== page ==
© 2020 WFAE
90.7 Charlotte 93.7 Southern Pines 90.3 Hickory 106.1 Laurinburg
Play Live Radio
Next Up:
0:00
0:00
Available On Air Stations

Remembering Elderly People Lost To COVID-19

SACHA PFEIFFER, HOST:

We're set to pass 200,000 deaths from COVID-19 this week. And over the course of the pandemic, as the numbers ticked up, so did our knowledge of how the disease operates.

MARY LOUISE KELLY, HOST:

We learned early on that older adults are among the most vulnerable to the disease. In fact, 8 out of 10 COVID-19 deaths reported in the U.S. have been adults over the age of 65.

PFEIFFER: We wanted to take this moment to remember some of those lives lost.

(SOUNDBITE OF MUSIC)

ALBY KASS: (Singing in Yiddish).

PFEIFFER: That's the voice of Yiddish folk singer Alby Kass. He died in March at age 89 in Northern California.

KELLY: Kass's love for Yiddish music began when he was a young kid in the Bronx. His father had died when he was just 9. So he grew up...

(SOUNDBITE OF ARCHIVED RECORDING)

KASS: With a mother who loved to sing and didn't actually teach me these songs - just sang them. And I sang with her.

PFEIFFER: When he turned 18, he headed for California and settled north of San Francisco near the Russian River. That's where Kass and his wife founded a Jewish community group and choir. Mark Peabody was in the Jubilee Klezmer Ensemble with Kass.

(SOUNDBITE OF ARCHIVED RECORDING)

MARK PEABODY: I had never performed with a person who had so much joy in his heart and was able to share it with the people around him.

KELLY: He shared his love of Yiddish music with his children and his grandchildren, too. They couldn't be with Kass in his final days, but a nurse was able to play recordings of his family for him in his final moments.

(SOUNDBITE OF ARCHIVED RECORDING)

STELLA: Hi, Papa (ph). This is Stella (ph), and I'll be playing one of your favorite songs on the recorder.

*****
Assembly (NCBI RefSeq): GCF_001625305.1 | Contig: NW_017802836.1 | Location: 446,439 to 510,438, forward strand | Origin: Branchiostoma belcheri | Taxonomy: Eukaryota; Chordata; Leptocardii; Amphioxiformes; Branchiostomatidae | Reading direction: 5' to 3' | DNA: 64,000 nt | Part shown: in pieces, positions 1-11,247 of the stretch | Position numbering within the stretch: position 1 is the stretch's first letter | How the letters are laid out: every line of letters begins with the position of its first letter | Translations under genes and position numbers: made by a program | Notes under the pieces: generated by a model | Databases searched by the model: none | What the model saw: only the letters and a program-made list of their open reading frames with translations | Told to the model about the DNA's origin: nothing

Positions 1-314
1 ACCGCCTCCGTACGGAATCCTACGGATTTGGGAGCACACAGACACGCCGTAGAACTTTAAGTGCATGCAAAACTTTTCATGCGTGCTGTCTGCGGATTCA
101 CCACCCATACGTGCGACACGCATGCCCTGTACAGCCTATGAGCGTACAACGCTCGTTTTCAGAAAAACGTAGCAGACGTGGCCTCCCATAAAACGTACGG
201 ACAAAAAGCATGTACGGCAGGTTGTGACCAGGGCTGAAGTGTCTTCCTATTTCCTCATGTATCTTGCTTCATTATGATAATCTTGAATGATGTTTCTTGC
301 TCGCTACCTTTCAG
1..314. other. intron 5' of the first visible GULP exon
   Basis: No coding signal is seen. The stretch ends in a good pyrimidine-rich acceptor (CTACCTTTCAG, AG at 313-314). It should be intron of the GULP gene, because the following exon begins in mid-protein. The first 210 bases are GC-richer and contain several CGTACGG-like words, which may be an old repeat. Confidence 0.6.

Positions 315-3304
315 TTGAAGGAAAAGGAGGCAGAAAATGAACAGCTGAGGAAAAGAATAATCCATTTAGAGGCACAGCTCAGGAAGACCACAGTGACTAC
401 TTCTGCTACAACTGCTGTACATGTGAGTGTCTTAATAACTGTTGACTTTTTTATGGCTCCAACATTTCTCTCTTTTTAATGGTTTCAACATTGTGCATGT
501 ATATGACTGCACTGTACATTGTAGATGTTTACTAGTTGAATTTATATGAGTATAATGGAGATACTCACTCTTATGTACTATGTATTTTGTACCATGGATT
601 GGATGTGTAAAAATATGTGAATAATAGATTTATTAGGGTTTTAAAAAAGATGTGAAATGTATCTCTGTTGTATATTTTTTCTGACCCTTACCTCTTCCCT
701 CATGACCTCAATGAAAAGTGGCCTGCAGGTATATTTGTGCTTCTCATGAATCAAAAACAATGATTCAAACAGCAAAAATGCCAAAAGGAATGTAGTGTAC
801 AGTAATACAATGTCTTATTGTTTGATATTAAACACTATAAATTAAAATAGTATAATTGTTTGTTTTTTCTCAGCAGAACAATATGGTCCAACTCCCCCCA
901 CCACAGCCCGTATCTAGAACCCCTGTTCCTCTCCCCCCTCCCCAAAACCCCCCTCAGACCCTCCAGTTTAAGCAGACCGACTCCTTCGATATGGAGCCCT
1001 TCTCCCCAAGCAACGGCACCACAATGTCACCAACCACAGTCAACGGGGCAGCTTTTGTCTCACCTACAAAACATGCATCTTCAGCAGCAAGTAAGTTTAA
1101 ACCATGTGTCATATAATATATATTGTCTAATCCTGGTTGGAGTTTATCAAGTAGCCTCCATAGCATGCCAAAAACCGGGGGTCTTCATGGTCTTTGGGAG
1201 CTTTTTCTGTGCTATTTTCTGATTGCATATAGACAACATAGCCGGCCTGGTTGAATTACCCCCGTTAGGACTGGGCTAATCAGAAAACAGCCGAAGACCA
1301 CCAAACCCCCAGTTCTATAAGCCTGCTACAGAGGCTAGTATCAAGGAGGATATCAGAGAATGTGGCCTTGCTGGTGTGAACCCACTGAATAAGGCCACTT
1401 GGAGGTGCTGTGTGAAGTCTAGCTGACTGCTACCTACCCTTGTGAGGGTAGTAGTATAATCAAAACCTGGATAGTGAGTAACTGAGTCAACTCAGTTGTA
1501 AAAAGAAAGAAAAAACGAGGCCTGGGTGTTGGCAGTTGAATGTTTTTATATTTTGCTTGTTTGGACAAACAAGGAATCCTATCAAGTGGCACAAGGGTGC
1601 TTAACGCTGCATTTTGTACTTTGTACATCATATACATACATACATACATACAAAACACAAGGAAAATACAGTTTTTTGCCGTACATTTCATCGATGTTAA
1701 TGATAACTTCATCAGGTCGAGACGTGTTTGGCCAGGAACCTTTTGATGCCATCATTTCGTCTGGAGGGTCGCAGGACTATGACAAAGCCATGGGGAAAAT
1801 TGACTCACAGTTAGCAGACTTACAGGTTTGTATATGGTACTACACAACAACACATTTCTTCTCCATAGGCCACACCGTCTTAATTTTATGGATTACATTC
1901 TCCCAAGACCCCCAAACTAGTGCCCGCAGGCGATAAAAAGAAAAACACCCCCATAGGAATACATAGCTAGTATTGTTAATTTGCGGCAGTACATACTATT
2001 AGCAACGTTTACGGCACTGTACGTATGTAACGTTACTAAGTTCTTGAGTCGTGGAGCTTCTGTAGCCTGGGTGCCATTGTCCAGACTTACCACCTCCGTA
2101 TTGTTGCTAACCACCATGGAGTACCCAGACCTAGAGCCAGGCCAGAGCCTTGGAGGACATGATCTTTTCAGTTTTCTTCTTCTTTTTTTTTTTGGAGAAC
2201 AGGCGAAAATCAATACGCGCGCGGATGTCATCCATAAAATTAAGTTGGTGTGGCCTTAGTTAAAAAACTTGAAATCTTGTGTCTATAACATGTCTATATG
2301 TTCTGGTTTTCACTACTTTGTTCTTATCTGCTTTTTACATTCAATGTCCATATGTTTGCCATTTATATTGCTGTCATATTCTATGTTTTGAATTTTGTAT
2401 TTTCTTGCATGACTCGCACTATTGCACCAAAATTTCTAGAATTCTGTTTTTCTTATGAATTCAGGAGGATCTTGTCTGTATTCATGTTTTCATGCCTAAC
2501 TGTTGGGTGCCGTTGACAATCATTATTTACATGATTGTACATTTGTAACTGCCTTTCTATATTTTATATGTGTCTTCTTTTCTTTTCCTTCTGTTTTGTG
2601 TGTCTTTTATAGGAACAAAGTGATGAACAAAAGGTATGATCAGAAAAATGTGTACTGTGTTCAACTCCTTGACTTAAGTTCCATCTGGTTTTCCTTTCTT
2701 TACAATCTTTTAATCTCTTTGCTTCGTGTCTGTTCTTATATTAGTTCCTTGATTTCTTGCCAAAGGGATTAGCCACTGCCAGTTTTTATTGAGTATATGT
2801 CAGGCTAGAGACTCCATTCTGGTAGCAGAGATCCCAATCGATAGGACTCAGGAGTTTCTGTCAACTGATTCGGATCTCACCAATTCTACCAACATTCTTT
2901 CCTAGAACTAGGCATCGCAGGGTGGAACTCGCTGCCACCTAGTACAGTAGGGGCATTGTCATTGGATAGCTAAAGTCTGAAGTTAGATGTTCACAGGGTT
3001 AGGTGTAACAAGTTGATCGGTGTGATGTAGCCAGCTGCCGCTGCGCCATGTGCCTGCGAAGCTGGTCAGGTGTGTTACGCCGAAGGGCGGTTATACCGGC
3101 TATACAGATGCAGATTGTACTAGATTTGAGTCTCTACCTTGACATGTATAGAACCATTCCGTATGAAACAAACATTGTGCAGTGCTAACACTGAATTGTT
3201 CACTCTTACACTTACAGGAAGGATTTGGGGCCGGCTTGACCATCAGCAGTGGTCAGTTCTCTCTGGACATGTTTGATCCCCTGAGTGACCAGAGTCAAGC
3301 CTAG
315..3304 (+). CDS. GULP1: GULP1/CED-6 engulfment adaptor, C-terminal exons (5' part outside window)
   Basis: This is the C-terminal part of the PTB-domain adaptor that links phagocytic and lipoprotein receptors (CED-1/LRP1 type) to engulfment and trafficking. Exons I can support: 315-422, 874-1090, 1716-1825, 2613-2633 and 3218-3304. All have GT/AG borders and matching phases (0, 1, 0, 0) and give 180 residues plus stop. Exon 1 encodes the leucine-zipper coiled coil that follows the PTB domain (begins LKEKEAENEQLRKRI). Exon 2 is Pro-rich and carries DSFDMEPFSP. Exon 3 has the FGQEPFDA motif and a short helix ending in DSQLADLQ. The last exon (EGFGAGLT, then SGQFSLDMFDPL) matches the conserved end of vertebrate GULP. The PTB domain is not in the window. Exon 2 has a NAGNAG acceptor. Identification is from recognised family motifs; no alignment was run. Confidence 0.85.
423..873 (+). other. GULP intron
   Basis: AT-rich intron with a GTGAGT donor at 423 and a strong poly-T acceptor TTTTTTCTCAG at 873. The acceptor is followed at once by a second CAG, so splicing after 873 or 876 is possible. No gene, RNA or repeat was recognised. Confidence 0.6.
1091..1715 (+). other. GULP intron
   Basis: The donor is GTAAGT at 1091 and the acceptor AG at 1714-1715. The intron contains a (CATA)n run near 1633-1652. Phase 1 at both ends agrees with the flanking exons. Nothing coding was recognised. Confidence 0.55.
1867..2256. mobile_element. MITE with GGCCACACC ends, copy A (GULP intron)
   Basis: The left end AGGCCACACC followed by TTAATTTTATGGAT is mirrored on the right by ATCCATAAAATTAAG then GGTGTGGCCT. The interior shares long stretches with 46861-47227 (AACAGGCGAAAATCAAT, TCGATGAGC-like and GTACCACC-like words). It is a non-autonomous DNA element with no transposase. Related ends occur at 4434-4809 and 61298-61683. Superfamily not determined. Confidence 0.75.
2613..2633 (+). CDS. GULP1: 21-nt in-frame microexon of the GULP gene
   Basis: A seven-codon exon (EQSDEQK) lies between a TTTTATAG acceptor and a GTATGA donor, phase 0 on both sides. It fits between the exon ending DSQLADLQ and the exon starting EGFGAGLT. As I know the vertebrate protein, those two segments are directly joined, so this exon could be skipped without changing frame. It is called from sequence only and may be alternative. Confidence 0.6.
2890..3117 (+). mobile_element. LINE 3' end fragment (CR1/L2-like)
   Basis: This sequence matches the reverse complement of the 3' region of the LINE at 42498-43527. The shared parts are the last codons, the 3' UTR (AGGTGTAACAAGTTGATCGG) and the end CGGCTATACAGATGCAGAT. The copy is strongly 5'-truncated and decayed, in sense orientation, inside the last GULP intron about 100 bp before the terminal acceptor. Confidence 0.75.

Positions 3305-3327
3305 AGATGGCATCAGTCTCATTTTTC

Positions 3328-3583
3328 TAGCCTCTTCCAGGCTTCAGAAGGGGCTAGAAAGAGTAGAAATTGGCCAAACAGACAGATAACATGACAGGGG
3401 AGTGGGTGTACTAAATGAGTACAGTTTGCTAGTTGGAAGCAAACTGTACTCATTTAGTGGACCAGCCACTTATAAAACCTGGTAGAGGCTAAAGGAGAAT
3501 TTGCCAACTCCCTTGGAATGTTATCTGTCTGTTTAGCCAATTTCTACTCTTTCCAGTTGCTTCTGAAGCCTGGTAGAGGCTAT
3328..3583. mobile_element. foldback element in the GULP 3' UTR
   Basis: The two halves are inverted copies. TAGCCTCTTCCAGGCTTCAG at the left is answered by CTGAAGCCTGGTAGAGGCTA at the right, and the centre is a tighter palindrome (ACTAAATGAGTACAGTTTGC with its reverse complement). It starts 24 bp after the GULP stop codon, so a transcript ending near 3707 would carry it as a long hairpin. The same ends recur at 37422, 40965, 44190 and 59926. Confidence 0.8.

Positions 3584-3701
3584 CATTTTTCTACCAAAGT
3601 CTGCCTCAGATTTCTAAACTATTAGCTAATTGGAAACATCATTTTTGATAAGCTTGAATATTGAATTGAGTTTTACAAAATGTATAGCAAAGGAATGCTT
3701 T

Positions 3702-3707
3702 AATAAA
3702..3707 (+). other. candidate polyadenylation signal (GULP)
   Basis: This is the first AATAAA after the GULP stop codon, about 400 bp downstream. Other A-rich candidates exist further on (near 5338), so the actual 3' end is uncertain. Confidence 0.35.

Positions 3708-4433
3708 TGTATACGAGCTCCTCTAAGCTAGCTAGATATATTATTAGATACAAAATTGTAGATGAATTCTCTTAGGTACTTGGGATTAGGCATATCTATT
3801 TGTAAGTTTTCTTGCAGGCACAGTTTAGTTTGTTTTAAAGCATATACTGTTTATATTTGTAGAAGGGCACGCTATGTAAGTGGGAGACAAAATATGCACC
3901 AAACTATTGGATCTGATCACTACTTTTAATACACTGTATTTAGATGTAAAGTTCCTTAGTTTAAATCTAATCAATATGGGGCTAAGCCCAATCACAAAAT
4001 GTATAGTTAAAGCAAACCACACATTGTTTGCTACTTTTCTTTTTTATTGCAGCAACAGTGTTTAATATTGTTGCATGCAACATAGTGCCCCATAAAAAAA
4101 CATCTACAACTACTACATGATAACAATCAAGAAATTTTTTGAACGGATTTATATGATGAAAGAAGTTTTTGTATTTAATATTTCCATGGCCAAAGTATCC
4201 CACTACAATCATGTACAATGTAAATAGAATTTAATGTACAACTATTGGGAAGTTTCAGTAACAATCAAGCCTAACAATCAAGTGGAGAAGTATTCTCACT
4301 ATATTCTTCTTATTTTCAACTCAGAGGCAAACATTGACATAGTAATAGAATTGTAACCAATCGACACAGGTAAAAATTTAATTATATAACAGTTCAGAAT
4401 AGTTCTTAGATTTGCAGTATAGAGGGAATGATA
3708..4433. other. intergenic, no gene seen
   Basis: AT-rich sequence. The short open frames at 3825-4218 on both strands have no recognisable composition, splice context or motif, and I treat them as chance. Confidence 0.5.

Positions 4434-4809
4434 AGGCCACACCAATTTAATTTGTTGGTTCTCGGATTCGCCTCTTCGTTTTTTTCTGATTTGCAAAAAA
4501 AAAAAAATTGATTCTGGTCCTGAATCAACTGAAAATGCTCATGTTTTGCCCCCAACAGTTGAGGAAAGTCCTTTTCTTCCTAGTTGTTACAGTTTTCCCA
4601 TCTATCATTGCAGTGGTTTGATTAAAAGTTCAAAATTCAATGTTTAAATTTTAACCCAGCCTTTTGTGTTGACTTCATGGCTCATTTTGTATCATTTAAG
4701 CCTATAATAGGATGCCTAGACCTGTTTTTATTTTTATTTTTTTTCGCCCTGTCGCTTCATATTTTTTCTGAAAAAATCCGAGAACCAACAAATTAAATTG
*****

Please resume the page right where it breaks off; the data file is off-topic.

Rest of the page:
PFEIFFER: Many people have lost their parents to COVID-19 during this pandemic. Sharron Jackson is one of them.

(SOUNDBITE OF ARCHIVED NPR BROADCAST)

SHARRON JACKSON: This woman had no fear.

KELLY: Jackson is talking about her mother, Mary J. Wilson, who was the first African American senior zookeeper at the Maryland Zoo in Baltimore. Mike McClure was trained by Wilson at the zoo.

(SOUNDBITE OF ARCHIVED NPR BROADCAST)

MIKE MCCLURE: Mary just blew me away. Like, she was the most skilled animal handler and trainer I'd ever seen. She really flipped all the gender roles on their head.

PFEIFFER: McClure says Wilson always kept calm in sticky situations, like the time a Kodiak bear named Junior got out of his enclosure.

(SOUNDBITE OF ARCHIVED NPR BROADCAST)

MCCLURE: She grabbed a handful of apples. Then Mary just stood out there and was like, Junior - and just calling him. Damn if the bear didn't turn around, walk back through the door it just discovered and went right back into the habitat. And she's sitting there, throwing him apples. Good boy, Junior. Good boy.

KELLY: Amazing. Mary J. Wilson - she died of COVID-19 in July. She was 83.

PFEIFFER: Winifred Fredericks of New York City was another trailblazing woman.

(SOUNDBITE OF ARCHIVED RECORDING)

WINIFRED FREDERICKS: Well, my name is Winifred Fredericks, also known as Sister Nandy. That's my name that I acquired during the civil rights struggle.

PFEIFFER: Fredericks died of COVID-19 in April, just 10 days before her 93rd birthday.

(SOUNDBITE OF ARCHIVED NPR BROADCAST)

MARY ELLEN PHIFER: Winnie (ph) was a very lovable, kind, dependable person.

KELLY: That is Mary Ellen Phifer. She met Fredericks in the '60s when they both took part in Freedom Rides and sit-ins, marching alongside people like Martin Luther King Jr.

PFEIFFER: Those closest to Fredericks remember her as a woman with a subtle presence but a strong spirit. Here's her daughter Adele Lee.

(SOUNDBITE OF ARCHIVED NPR BROADCAST)

ADELE LEE: She was forceful in a quiet way. She never had any bad thing to say about anybody, but she had an opinion.

PFEIFFER: In an interview in 2013, Fredericks was asked what advice she had for young people.

(SOUNDBITE OF ARCHIVED RECORDING)

FREDERICKS: To get involved in something - and once you start doing something and - sometimes you can see improvement. And when you see improvement, you get more fired up, you know? There is a good feeling.

KELLY: Winifred Fredericks, Mary J. Wilson and Alby Kass - just three of the nearly 200,000 lives lost in the U.S. since the pandemic began.

(SOUNDBITE OF THRUPENCE'S "FOLDS") Transcript provided by NPR, Copyright NPR.